Picture of a student watching consolidated views with replay.Figure 5: Participant view

This is a wonderful feature that can be used with any of the screens, but will be primarily used for the interpreter screen. If a student didn’t quite catch the signs, the student can quietly play back to repeat the signs without having to interrupt the interpreter or the classroom to ask for clarification. Figures 3 and 4 illustrate how the deaf student in the foreground has to choose at any given time, one of several simultaneous views: the class work, the interpreter’s visual translation of the instructor, the teacher, the slides, or other classmates. It also illustrates the importance of offering a faster replay speed so that the student can catch up with the lecture and class.

Replay Speed

The seminal research on rates of production of ASL (Bellugi & Fischer, 1972; Grosjean, 1979), few studies have shown that, at normal rates, spoken English words were about half as long as ASL signs, but that the amount of time required to convey a proposition (i.e., a conceptual unit) was the same in the two languages and modalities. The difference in signing rate versus speaking rate is counteracted by the exploitation of the visual modality to permit relatively more simultaneity in the sign modality than in spoken English.

The only study on ASL time compression found was (Heiman & Tweney, 1981) who examined rate effects on perception and comprehension of signing. A decrement of roughly 20-25 percentage points was observed at double speed for both the intelligibility of isolated signs and the comprehension of short, signed passages.


We recorded a two minute long lecture on pre-algebra. We chose this specific kind of lecture because all students were assumed to be familiar with it. The material was neither very dense nor technical, yet was presented in a highly visual and engaging fashion. We developed five different sequential clips of the lecture, ranging from 1 times normal speed to 3 times normal speed, stepping up by 0.5 times speed each time. 

We recruited 25 subjects, 10 females and 16 males, ages 18-33. All subjects self-rated themselves as fluent in ASL; 21 of 25 had used ASL for more than 10 years; and the rest had used ASL for more than five years. Prior to the start of the study, each participant was given an opportunity to view a short clip of the video at normal speed. Then for the study, the participants viewed in a randomized, balanced order all video clips.

After each participant watched the entire sequence of videos, similar to the example shown in Figure 5. Then the participant was asked to respond to two preference questions using a Likert scale from 1 to 5, with 1 being very easy to follow, and 5 being very hard to follow. Each participant was asked to rate the views they watched on the basis of the following questions: 1) “Is the playback easy to understand?” and 2) “Explain what was easy to follow?” and 3) “What was hard to follow?”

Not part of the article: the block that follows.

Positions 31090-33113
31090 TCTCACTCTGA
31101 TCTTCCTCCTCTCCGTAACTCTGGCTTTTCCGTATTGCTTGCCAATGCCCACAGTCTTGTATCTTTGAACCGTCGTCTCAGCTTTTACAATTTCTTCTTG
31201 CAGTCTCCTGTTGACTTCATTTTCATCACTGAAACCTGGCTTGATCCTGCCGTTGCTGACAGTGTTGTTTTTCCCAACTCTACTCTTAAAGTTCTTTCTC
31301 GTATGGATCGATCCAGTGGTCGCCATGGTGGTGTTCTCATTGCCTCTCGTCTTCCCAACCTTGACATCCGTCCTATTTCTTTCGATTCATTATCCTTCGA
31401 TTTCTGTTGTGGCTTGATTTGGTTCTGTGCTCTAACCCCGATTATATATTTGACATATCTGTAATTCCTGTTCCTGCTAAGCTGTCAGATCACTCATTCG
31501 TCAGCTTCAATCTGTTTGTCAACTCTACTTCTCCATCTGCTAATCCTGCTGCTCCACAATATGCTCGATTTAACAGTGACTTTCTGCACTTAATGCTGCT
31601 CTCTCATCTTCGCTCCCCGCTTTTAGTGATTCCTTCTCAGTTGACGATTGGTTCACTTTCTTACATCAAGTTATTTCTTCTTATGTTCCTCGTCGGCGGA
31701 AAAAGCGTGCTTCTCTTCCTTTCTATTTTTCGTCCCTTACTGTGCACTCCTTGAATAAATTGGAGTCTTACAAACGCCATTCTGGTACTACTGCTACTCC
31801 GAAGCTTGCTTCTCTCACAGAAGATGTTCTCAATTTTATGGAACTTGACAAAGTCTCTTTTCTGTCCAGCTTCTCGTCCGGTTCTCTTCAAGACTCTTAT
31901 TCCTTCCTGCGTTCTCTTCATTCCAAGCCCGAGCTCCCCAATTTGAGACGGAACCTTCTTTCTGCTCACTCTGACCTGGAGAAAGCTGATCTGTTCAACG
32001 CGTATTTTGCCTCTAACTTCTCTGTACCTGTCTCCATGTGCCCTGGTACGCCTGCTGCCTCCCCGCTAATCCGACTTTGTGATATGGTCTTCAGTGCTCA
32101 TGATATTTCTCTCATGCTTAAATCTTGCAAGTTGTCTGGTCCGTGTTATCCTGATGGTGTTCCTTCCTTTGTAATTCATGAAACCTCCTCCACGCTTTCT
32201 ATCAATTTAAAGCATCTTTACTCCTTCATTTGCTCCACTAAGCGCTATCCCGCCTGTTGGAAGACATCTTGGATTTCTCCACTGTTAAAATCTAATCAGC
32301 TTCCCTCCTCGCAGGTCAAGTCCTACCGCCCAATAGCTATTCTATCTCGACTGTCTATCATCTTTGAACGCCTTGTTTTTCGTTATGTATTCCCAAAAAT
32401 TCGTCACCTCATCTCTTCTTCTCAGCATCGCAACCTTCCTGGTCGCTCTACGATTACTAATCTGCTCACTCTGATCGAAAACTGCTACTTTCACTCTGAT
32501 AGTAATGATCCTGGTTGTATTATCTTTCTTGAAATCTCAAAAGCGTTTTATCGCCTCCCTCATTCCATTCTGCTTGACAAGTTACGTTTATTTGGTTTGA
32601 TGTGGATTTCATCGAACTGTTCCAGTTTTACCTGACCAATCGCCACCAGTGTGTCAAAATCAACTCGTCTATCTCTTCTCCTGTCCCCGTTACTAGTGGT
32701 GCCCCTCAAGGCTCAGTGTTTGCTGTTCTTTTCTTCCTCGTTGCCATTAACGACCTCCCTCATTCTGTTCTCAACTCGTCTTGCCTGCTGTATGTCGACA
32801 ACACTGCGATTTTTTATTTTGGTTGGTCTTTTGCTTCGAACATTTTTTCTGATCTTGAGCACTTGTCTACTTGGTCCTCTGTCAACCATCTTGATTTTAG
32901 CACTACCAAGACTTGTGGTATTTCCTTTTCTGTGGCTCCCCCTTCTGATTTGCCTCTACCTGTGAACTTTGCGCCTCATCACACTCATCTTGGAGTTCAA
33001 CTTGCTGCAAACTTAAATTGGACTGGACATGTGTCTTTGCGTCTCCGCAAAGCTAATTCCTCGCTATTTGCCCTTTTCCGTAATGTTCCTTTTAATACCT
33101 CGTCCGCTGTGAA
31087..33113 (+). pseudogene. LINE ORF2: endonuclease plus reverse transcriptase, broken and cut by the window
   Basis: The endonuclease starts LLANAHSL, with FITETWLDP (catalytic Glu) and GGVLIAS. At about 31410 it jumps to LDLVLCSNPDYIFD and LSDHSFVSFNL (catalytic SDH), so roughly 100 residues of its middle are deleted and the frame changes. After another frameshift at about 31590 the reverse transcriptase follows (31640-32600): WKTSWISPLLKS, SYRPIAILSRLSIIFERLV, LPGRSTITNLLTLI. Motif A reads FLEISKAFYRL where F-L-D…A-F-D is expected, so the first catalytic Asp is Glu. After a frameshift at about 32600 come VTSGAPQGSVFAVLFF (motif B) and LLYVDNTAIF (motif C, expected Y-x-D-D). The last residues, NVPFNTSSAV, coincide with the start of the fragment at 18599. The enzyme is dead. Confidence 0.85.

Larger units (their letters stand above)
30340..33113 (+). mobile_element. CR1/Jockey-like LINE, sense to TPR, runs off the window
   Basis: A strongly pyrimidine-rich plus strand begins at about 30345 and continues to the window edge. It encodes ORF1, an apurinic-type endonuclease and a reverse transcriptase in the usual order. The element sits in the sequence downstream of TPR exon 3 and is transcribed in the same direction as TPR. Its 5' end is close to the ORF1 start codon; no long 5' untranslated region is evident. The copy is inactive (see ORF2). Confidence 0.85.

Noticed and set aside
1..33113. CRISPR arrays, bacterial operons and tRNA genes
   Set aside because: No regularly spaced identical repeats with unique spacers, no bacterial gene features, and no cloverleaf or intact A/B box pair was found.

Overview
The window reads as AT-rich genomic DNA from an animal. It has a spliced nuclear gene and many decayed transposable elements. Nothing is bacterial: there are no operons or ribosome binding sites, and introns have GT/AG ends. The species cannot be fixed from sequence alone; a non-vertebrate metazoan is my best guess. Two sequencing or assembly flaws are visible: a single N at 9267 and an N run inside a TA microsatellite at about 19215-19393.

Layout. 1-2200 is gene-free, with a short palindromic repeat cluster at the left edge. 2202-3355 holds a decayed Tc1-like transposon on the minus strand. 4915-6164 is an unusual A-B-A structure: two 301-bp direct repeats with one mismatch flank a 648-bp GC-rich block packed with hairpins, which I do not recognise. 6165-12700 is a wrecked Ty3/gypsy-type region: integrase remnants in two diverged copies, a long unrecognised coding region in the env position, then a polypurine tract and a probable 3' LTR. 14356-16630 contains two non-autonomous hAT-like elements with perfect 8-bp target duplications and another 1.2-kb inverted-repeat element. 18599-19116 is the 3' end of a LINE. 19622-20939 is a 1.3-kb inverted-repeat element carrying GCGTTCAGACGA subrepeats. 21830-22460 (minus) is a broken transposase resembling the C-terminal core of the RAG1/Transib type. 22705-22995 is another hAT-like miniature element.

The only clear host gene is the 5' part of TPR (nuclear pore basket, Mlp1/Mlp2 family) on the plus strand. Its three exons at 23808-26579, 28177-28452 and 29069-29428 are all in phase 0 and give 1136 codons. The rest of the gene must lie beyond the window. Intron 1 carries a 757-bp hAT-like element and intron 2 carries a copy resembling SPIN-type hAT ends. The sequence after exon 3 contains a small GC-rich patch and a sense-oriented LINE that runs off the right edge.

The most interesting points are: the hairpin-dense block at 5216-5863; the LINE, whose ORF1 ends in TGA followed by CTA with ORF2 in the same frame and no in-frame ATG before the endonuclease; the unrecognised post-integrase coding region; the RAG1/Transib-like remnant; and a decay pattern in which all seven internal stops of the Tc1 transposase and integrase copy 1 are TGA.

On a Likert scale rating of 1-5, with 1 being very easy to follow, and 5 being very hard to follow, all students found playback at 1x and 1.5x very easy. The mean weighted Likert score for 1x was 1.36 and for 1.5x, 1.4.  There was a slight jump for the weighted Likert score at 2x to 1.92 and then an even larger jump to 2.8 and 3.6 respectively for 2.5x and 3x.

The students’ explanations matched the Likert scores quite well. At both 1 and 1.5x, the qualitative comments from the students all commented that the captions were easy to read. At 2x, most students no longer stated that the captions were easy to follow, but they all concurred that the signs were clear and understandable, with the exception of one student, who said that the caption speed was a bit overwhelming. Then at 2.5x speed, the percentage of students who were able to follow the captions dropped to 30 percent, and many of them stated that they felt compelled to fully attend to the replay. At 3x, only one student reported that they could follow the signs.


Most students liked the real-time rewind feature and commented that they would like to use it in their classes to aid in content capture and recall. Students also noted that they preferred to “live playback” captions at their fastest comfort level so that they could always strive to watch the information “live”.


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      The authors thank the RIT Seed Grant and NTID Innovation Grant programs for funding the research.